Change altered the landscape of so many businesses in the past because very few businesses had enough scale or operating profits to adapt to the change faster than the smaller upstarts. Another reason for lack of change was that older and larger businesses were typically not run by the founder, but instead “hired guns”–executives who were trying not to lose their jobs instead of winning at the game of business. In other words, the executives didn’t want to take significant risks (I think this is changing, see Zuckerberg and Bezos).
The key idea here is the 30 years ago as an industry sprouted, it was tough to see who the dominant player would be and how the industry would evolve. Geographic dispersion was varied and uptake among consumers was slow. This led to many players, each sharing small pieces of a growing pie. As an investor, it was difficult to see how the industry would evolve and who the key players would be. Take grocery stores as an example, Kroger and Wal-Mart are behemoths in the industry and still only have 7% and 15% market share respectively of the grocery market in the U.S. Google, on the other hand, has 75% of the search engine market worldwide (with 10% being in held by Baidu in China where Google is effectively banned from competing).
Let’s look at a massively successful brand name company, Nike, compared to Facebook and Google. It took Nike 30 years to hit $4B in revenues (1994 from its founding in 1964). More importantly, the market share of Nike is still not even a majority of the pie (roughly 25% currently of global athletic footwear). On the other hand, Google hit $4b in revenues less than 7 years after its founding. (It did $6B in the full year 2005). Additionally, Google hit over 50% market share in under 10 years.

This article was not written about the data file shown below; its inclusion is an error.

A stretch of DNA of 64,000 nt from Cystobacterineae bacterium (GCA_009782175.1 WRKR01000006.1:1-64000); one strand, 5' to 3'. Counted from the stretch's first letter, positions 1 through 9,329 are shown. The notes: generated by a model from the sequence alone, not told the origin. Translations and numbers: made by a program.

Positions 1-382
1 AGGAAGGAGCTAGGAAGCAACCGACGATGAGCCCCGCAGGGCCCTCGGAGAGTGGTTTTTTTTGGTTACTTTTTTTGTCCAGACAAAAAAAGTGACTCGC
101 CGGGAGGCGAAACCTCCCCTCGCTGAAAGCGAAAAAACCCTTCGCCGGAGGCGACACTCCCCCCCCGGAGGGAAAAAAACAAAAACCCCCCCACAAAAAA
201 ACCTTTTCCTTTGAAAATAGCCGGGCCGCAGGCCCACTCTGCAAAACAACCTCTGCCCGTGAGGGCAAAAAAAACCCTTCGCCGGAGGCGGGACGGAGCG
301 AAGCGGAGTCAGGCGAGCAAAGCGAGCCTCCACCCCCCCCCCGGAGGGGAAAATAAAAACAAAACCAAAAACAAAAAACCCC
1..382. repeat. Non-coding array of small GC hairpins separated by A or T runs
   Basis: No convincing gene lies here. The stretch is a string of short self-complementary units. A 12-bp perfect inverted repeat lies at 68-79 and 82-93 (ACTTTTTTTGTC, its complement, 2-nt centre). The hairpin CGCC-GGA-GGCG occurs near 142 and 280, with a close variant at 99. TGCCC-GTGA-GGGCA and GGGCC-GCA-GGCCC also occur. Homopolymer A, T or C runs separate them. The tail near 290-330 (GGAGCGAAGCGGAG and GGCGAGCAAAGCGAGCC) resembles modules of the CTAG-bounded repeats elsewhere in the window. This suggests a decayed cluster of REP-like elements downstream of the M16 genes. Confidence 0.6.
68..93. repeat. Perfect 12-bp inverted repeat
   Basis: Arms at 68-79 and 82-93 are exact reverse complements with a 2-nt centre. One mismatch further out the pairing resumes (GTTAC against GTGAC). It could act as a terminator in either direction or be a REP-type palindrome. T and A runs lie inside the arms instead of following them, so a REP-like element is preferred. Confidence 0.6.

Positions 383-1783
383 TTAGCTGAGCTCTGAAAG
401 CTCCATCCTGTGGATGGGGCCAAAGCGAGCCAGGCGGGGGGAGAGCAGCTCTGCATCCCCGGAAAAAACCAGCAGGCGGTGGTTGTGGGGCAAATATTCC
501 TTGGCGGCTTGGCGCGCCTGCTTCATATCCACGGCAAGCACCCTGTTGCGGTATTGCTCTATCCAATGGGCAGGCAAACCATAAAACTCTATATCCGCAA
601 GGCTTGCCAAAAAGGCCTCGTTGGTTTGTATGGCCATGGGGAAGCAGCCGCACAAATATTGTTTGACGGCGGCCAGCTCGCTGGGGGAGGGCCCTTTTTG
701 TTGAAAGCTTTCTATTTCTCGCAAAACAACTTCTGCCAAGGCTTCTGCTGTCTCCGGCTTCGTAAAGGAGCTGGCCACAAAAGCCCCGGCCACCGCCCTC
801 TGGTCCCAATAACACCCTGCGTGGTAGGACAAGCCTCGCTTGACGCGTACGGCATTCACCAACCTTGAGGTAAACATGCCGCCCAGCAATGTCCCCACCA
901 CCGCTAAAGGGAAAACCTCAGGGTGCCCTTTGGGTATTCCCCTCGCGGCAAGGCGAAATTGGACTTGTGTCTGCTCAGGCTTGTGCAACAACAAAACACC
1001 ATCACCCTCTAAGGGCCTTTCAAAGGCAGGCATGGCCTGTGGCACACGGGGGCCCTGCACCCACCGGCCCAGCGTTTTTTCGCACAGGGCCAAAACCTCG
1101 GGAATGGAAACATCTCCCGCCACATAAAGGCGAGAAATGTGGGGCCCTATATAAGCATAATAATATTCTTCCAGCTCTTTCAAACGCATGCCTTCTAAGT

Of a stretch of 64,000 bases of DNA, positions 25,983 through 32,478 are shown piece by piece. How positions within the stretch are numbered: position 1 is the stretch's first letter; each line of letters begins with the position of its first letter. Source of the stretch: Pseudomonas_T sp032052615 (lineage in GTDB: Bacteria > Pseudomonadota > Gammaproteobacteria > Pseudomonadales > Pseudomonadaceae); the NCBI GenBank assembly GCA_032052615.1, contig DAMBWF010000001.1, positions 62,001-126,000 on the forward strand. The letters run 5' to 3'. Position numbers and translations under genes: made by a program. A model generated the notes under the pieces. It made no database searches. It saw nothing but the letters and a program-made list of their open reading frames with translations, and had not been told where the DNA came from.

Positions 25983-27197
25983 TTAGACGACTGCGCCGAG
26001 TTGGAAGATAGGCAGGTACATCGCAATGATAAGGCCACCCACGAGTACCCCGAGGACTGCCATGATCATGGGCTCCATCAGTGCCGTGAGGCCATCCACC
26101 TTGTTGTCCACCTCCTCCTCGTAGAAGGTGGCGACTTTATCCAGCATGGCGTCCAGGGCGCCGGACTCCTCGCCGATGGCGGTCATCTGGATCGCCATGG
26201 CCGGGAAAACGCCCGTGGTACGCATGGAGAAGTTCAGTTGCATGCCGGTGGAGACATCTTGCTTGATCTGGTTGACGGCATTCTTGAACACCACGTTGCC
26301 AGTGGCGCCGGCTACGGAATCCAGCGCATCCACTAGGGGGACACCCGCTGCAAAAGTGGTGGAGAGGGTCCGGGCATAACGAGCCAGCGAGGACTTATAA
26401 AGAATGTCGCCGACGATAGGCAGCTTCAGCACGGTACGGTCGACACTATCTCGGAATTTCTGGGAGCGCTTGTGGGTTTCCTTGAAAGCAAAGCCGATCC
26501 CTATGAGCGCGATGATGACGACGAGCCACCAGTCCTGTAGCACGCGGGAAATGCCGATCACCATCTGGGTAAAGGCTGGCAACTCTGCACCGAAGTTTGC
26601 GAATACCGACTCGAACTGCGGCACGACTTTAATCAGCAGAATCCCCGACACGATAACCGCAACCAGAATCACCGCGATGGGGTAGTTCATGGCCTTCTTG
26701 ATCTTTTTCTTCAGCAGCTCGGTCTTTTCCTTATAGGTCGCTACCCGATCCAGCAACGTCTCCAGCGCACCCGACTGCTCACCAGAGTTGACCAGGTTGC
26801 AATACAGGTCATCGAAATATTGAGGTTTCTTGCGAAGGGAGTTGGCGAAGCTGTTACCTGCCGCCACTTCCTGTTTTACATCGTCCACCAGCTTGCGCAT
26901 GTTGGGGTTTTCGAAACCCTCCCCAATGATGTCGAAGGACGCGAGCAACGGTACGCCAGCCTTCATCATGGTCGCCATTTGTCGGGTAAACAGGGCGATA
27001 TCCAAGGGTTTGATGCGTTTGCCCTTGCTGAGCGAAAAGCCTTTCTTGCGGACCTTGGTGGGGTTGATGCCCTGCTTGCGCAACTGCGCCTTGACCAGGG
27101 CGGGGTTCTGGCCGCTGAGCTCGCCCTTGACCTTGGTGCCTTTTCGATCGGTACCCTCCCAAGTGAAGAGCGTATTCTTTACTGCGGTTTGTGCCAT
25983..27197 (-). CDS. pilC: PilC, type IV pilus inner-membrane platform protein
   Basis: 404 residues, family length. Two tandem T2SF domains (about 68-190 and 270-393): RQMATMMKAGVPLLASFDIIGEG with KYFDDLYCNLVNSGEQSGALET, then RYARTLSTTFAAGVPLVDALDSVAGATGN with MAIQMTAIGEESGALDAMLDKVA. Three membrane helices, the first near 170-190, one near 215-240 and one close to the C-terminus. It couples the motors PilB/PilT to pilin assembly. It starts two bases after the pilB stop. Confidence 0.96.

30 years after its founding, Nike’s net income was only $400m or about 10% net profit. This past year, 19 years after its founding, Google did $90B in revenue and $19B in net profit.
Facebook has similar numbers. 13 years after its founding, Facebook earned over $4B in net income in one quarter alone! Facebook’s revenue, just 13 years after its founding, is on track to be roughly $40B or more and earn over $16B in net income. These numbers are astronomical when compared to the long slog that Nike had to endure. If Nike seems like an anomaly, look at Wal-Mart. 30 years after WMT’s founding, WMT did $43B in revenue and $1.6B in net income. It will take Facebook just 5 weeks to earn what it took Wal-Mart all year to earn 30 years after its founding.